Exxon Mobil Corp reported a 23 percent decline in its fourth-quarter profit on Monday, topping Wall Street expectations, as weak demand for fuel in the global economic slowdown hurt the largest U.S. oil company's refining business.

Oil and gas production increased nearly 2 percent in the quarter, better than some analysts had expected. Exxon also reported results in its chemical business that surpassed analysts' views.

Exxon and other companies that process oil into gasoline, diesel and heating oil have seen refining margins crushed as crude prices climbed more than 30 percent in a quarter where industrial demand was depressed by economic weakness.

Net income in the quarter was $6.05 billion or $1.27 per share, compared with $7.82 billion, or $1.54 per share in the same period a year earlier.

Wall Street analysts had expected a profit of $1.19 per share, according to Thomson Reuters I/B/E/S.

The two things I like to see drive an earnings beat are better production and better margins, Phil Weiss, oil analyst at Argus Research, said. They certainly got the production,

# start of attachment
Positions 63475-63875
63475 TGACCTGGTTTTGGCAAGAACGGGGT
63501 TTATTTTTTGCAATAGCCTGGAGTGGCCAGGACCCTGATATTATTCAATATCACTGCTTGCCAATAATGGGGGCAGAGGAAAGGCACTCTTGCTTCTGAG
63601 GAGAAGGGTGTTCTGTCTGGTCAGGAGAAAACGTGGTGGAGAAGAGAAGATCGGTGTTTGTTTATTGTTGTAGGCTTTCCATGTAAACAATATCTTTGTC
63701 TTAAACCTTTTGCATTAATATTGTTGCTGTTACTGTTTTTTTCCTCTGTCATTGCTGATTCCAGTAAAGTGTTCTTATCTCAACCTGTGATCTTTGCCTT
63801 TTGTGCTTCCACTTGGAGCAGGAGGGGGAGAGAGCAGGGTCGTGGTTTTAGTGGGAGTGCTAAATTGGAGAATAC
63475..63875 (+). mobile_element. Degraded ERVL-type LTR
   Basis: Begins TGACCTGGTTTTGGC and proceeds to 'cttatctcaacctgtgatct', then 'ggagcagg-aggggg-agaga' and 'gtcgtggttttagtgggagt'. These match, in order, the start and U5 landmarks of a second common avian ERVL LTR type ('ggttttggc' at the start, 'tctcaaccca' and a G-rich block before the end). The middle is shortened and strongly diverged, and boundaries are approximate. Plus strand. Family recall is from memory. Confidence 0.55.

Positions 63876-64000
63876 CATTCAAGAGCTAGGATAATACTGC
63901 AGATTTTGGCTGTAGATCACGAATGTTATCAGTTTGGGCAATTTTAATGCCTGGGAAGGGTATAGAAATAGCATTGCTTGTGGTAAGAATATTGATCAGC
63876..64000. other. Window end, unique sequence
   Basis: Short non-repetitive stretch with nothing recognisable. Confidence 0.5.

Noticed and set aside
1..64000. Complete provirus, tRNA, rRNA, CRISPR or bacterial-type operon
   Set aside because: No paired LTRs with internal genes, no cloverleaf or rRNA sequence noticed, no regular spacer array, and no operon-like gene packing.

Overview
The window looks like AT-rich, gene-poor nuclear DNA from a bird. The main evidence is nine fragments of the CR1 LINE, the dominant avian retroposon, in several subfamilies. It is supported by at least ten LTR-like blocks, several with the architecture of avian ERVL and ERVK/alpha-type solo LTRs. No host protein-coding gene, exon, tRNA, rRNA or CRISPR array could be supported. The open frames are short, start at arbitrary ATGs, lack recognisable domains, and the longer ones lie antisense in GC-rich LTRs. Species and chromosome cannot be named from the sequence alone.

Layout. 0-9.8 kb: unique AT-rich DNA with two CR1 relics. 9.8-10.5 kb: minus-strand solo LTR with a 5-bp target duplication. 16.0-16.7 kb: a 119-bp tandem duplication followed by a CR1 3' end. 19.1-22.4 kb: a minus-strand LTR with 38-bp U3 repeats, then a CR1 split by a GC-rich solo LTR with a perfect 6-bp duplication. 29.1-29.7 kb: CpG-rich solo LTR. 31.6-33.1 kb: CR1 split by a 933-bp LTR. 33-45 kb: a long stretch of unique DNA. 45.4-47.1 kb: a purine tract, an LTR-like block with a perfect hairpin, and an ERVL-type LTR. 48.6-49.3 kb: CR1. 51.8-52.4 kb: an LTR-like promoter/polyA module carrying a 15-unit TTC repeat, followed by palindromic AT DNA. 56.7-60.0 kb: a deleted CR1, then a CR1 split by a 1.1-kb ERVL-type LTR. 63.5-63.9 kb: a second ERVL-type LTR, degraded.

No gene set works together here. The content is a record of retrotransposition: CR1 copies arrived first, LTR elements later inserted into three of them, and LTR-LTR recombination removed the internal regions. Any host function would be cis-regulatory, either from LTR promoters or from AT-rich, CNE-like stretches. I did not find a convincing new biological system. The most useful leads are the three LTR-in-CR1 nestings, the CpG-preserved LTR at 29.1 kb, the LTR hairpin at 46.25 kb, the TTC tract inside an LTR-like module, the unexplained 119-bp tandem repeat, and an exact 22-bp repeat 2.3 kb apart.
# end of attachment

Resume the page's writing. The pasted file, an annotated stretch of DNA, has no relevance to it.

Exxon's worldwide refining unit had a loss of $189 million, compared with a year-ago profit of $2.41 billion.

Last week, No. 2 U.S. oil company Chevron Corp posted a 37 percent drop in quarterly profit, while top U.S. refiner Valero Energy Corp sank to a quarterly loss and slashed its dividend.

Exxon's chemical earnings were $716 million, up sharply from $155 million in the 2008 fourth quarter. The company's

exploration arm earned $5.78 billion, up from $5.63 billion a year ago.

Revenue in the quarter rose 6 percent to $89.84 billion,

Exploration and capital spending totaled $27.1 billion in 2009, up nearly 4 percent from a year ago. The company has said it expects to spend $25 billion to $30 billion each year over the next 5 years.

Exxon shares rose 2 percent from Friday's close of $64.43 in premarket trading.

BP Plc will report on Tuesday and Royal Dutch Shell Plc will release results on Thursday.

(Additional reporting by Matt Daily in New York, editing by Dave Zimmerman)